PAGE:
The Indian upper middle class- the main consumer of the English language media, may be a distracted, self-centered lot but its members are not lobotomized. When the media hollers only about ‘Hindu fascism’ in the same day when Christian bishops shut down the staging of plays, the obvious prejudice is not lost on the people. When media stars proudly tweet about eating beef, they should remember that the memory of them rationalizing Charlie Hebdo murders as somewhat justified are still fresh in the minds of their followers.
In their frantic efforts to tarnish the Prime Minister, these journalists have ended up being unambiguously anti-Hindu & in multiple issues, anti-India. The media has been so intensely hysterical while propagating falsehoods & half-truths that their hypocrisy has seared into the psyche of their viewers. The biggest tragedy resulting from such reckless behavior is that is when genuine hate crimes against minorities occur, and they do, Indians will struggle to differentiate them from the fake stories which the media has been thrusting into their faces. Thanks to its lazy, exploitative and cynical ‘journalism’, the media has not only manipulated victims of tragedies, it has also condemned the stories of future victims to being viewed with suspicion.
Inspite of the above, allow me to float a controversial idea by saying that it is important we encourage the media to continue to attack the PM. It is important because as citizens we want the government to be on its toes and not get complacent. But to improve the current state of affairs, we should help the media to understand how it should do its job. I would like to share some unsolicited advice with these insidious segments of India’s English language media.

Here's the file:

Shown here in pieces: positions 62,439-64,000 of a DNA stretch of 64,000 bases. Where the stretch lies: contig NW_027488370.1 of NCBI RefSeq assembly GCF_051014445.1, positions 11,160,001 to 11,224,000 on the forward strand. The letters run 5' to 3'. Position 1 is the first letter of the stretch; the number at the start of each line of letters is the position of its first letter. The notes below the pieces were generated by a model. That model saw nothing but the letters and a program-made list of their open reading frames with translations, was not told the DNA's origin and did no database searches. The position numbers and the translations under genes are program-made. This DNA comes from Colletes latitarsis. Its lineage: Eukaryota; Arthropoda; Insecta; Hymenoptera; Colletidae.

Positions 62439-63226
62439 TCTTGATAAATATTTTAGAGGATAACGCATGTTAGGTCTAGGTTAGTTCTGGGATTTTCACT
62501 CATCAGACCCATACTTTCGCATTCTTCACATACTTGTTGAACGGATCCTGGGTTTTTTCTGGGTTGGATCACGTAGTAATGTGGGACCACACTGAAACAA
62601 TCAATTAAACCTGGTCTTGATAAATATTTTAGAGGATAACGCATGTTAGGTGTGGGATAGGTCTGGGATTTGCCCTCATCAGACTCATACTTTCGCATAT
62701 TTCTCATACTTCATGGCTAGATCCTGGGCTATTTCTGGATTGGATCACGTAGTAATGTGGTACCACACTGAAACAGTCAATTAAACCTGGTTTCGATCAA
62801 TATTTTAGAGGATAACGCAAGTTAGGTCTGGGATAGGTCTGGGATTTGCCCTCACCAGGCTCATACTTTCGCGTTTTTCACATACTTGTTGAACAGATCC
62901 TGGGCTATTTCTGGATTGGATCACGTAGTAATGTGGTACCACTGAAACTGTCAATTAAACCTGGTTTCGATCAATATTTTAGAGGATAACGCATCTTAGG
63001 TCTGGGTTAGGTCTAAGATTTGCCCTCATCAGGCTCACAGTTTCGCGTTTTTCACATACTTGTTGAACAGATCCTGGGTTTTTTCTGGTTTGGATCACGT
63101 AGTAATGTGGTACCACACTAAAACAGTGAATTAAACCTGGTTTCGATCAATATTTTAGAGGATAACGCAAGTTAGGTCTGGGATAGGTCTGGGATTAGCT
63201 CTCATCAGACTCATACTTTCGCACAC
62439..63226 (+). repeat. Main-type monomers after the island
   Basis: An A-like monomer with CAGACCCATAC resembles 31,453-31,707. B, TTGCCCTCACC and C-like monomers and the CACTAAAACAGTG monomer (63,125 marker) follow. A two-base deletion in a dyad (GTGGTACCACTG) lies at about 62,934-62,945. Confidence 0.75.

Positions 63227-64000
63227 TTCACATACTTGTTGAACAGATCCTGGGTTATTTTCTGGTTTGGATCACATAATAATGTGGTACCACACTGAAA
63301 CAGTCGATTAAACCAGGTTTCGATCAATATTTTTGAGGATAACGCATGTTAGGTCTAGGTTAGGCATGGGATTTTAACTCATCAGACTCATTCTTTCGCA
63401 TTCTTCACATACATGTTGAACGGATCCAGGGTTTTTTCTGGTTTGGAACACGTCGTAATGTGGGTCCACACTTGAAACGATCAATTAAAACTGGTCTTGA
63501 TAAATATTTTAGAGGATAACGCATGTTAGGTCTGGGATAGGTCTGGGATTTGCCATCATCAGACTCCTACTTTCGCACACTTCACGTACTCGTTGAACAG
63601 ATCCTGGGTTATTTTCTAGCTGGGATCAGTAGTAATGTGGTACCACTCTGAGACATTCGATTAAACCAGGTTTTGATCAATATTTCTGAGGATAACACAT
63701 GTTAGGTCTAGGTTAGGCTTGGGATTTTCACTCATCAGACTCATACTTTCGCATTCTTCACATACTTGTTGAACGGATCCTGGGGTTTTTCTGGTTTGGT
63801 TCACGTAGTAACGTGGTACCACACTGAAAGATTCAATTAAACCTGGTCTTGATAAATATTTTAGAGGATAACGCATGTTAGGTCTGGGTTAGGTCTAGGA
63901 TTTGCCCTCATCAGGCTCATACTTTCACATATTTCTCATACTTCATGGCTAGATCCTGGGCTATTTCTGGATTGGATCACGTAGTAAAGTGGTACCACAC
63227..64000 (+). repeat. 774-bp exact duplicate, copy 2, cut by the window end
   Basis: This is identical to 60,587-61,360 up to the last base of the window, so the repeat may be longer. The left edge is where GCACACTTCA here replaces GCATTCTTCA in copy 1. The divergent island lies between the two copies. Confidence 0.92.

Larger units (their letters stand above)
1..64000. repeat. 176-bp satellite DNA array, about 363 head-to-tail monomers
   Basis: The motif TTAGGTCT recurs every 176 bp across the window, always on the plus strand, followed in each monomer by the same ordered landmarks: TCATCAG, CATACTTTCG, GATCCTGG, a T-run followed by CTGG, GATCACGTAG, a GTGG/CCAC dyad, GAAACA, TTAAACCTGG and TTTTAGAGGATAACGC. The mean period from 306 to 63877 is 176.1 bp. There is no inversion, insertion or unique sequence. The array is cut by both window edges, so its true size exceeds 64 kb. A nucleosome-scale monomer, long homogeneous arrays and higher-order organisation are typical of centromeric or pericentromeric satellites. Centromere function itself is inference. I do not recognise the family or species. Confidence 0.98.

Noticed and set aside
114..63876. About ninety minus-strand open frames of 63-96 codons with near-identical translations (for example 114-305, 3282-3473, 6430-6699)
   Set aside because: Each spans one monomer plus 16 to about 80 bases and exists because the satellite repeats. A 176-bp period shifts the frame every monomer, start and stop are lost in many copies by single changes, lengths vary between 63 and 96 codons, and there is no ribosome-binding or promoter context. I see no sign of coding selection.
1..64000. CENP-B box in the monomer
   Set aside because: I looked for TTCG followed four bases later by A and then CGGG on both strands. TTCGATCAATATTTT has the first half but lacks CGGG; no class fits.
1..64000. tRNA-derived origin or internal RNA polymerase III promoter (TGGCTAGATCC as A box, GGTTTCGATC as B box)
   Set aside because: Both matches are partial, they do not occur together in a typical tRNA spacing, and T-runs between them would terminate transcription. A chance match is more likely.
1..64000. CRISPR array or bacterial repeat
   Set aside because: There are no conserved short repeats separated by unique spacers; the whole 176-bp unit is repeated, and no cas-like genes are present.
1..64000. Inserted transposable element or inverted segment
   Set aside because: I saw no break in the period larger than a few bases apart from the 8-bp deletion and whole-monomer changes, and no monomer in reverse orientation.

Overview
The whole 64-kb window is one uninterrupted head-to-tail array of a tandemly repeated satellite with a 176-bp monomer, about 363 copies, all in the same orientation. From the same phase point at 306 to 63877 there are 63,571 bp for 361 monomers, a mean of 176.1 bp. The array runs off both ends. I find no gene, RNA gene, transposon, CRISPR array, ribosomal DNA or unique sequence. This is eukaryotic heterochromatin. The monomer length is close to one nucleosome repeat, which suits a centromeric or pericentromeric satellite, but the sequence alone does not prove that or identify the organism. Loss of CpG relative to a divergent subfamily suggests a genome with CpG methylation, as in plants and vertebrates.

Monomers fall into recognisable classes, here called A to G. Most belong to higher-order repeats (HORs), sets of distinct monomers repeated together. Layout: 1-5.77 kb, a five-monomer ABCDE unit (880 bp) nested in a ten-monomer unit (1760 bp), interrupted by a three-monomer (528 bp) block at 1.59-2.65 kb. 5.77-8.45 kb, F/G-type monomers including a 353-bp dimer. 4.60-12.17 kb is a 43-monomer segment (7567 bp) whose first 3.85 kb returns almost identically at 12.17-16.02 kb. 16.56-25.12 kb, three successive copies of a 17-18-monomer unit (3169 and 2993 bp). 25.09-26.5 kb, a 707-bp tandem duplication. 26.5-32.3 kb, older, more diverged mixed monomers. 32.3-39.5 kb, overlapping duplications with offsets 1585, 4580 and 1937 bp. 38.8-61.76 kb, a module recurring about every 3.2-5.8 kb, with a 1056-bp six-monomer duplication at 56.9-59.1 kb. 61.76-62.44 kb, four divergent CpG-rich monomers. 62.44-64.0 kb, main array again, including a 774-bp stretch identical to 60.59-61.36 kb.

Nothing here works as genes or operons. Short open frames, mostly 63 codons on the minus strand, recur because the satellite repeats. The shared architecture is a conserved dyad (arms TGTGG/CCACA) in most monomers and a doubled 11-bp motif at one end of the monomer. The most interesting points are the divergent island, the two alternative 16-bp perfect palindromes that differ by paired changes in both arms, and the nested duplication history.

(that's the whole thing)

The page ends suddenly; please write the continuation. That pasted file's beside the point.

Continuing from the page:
Dear stars of the English media. Please stop embarrassing yourself. Instead of rushing to some inconsequential Sadhvi for lazy headlines, please work hard to build your case against the prime minister. That will only be possible when you stop pursuing this communal bogey and instead attack the gaps in the PM’s development and governance agenda.
Deride Arun Jaitley for failing to even manage the deadlines for IT returns.
Grill Suresh Prabhu about the multiple train accidents.
Ask Radhamohan Singh how he has responded to farmer suicides.
Follow up with Sushma Swaraj about how India is keeping the multiple promises the PM made to foreign countries.
Verify the statistics being put out by Nitin Gadkari & Piyush Goyal.
Question JP Nadda about what he has done to battle the dengue outbreak.
These stories hold the real potential to dent the Prime Ministers halo. But this also means you have to work hard, research and meet people outside your studios and away from your cameras. And in the end you will have to draw logically coherent conclusions. These are things which you may not be used to doing but if you really hate the Prime Minister from the bottom of your heart, this is the only way. Anything else you do will only increase the PM’s bench strength in the Rajya Sabha.